We don’t want to drop staging because it provides a valuable opportunity to validate app changes just outside of the live environment. Instead, we want to optimize for staging to provide the most value possible–that being:

Provide a deploy environment identical to production except for one or two changes which can be verified one last time right before deploying them to production.

This definition of value implies that the staging environment spends a lot of time looking just like production, which is good. A clean staging environment is an open highway for the next feature or bug fix to be quickly deployed to production with confidence.

Deployed Dev Environments

To minimize the time a new feature spends on staging, we introduced new deploy environments which we call dev environments. These aren’t the same as local dev environments. A deploy environment needs to be uniquely addressable by the delivery lead-it can’t just be running on your laptop. The number of dev environments is fluid, scaling with the number of developers and number of in-progress features and updates.


If you think of staging as a clone of production, then think of a dev environment as a clone of staging. The new process looks like this:

  1. Developer works on a feature locally until it’s ready to be integrated and accepted.
  2. Developer spins up a dev environment (cloned from staging) and deploys a change to it.
  3. Delivery lead verifies the feature is acceptable by functionally testing it in the dev environment.
  4. Delivery lead gives developer feedback for improvement or approves it as done.
  5. Developer deploys change to staging and shuts down dev environment.
  6. Delivery lead spot checks change in staging and deploys it to production.

The main difference in our process is moving the iteration on feature acceptance feedback from upstream from the staging environment to the dev environments. This allows staging to be a clean clone of production most of the time and lets us validate multiple updates in parallel isolated environments. The fact that features can validated in isolated environments means we can more easily identify the root cause of a defect or regression resulting from a recent change.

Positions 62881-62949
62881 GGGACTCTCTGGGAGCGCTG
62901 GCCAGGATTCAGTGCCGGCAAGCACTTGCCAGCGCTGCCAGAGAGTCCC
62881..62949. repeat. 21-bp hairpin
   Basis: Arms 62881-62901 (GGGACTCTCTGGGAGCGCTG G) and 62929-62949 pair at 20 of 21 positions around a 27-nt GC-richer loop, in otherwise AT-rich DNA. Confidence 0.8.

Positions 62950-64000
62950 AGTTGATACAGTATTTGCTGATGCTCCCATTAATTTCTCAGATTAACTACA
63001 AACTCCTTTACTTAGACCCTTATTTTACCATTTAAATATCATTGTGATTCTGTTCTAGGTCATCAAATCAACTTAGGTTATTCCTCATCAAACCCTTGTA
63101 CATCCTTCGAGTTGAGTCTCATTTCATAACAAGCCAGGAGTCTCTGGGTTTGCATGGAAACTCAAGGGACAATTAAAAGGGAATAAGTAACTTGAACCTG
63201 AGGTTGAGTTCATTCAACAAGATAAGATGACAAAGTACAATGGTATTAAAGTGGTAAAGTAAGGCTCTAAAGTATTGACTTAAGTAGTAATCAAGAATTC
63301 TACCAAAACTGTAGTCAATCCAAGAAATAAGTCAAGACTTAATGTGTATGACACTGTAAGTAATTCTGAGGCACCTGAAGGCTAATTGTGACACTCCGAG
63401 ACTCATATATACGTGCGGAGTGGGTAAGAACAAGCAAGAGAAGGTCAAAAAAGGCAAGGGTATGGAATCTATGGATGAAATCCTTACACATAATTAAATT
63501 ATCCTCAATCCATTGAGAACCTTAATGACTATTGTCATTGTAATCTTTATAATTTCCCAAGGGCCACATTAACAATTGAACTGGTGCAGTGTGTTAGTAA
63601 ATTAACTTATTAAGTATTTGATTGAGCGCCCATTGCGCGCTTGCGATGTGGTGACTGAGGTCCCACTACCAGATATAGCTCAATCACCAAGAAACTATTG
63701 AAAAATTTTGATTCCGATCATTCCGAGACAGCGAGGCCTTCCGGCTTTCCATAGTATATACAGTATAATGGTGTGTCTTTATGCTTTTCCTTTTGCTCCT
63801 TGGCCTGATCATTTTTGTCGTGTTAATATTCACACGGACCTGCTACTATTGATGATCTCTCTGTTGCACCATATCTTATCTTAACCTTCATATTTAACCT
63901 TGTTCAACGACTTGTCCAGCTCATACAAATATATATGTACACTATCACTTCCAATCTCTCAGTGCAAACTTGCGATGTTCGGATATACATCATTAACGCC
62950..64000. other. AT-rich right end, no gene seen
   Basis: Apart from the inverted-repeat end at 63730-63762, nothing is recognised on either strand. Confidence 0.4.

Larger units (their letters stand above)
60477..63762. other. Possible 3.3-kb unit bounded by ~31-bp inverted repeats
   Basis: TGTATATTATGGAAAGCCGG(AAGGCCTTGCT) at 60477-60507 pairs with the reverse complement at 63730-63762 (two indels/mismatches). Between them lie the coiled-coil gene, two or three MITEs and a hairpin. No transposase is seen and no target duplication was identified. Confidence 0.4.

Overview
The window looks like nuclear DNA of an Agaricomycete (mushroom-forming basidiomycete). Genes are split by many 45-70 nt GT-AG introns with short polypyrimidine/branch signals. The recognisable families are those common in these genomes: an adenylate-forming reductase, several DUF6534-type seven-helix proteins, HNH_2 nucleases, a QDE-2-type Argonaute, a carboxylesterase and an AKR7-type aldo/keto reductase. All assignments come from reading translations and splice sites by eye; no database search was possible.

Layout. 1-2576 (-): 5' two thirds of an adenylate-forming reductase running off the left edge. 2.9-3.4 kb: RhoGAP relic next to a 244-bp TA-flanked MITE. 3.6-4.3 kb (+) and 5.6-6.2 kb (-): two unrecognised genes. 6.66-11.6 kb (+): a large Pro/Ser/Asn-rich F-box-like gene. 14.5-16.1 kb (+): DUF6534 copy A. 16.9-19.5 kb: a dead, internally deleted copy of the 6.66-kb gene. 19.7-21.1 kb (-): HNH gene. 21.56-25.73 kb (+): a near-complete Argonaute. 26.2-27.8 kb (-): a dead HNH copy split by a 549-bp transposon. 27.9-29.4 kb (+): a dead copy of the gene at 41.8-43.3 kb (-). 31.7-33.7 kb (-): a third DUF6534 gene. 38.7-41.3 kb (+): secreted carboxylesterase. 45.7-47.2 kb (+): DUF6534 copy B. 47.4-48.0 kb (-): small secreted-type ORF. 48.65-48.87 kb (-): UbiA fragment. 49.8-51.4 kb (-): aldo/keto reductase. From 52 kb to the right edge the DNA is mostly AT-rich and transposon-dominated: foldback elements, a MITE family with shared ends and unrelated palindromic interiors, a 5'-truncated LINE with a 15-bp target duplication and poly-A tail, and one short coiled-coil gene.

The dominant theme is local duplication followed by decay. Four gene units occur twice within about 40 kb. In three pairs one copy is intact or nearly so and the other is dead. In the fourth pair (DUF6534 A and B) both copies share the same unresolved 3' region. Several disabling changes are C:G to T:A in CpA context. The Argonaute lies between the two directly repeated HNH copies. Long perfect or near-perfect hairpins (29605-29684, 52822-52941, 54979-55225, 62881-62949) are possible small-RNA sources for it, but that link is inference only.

The idea of on-demand deploy environments may be uncommon, but it’s not new. Atlasssian called them rush boxes. Github called them staff servers and let developers spin them up with hubot commands.


In addition to automating deployment, we’ll need to automate the creation of a new dev environment to support this pipeline. Ideally, it should be a clone of staging and uniquely addressable (e.g.,, etc.).

Say you’re managing your deploy environments in a cloud service like AWS. Automating this process is doable with, at most, a few weeks of investment. As a stop gap, your team could also spin up a set of dev servers (one per developer) and try to suspend their respective computing resources (i.e. EC2 instance) when they’re not in use.

In 2014, we started implementing this pipeline design on top of Heroku. This made cloning environments really easy via the built-in ability to fork a copy of an app.

The Golden Triforce of Deployment Tools

Today, if you use GitHub and Heroku, you can get everything I described above right out of the box with Heroku Pipelines and Heroku Review Apps. Because of this, GitHub + Heroku is a killer stack for teams focused on building their product over their infrastructure.

I’d also throw in CircleCI for continuous integration. It’s a nearly zero-conf CI service that can automatically parallelize your slow test suite and execute it in parallel. All of these tools do a great job guiding a team to build a portable app. This makes it easy to move to another platform later, like AWS.

Deploying with Confidence

In summary: Use GitHub + Heroku + CircleCI unless you have a really good reason not to. Keep staging clean with on-demand dev environments. Deploy with confidence.

Originally published at on September 23, 2016.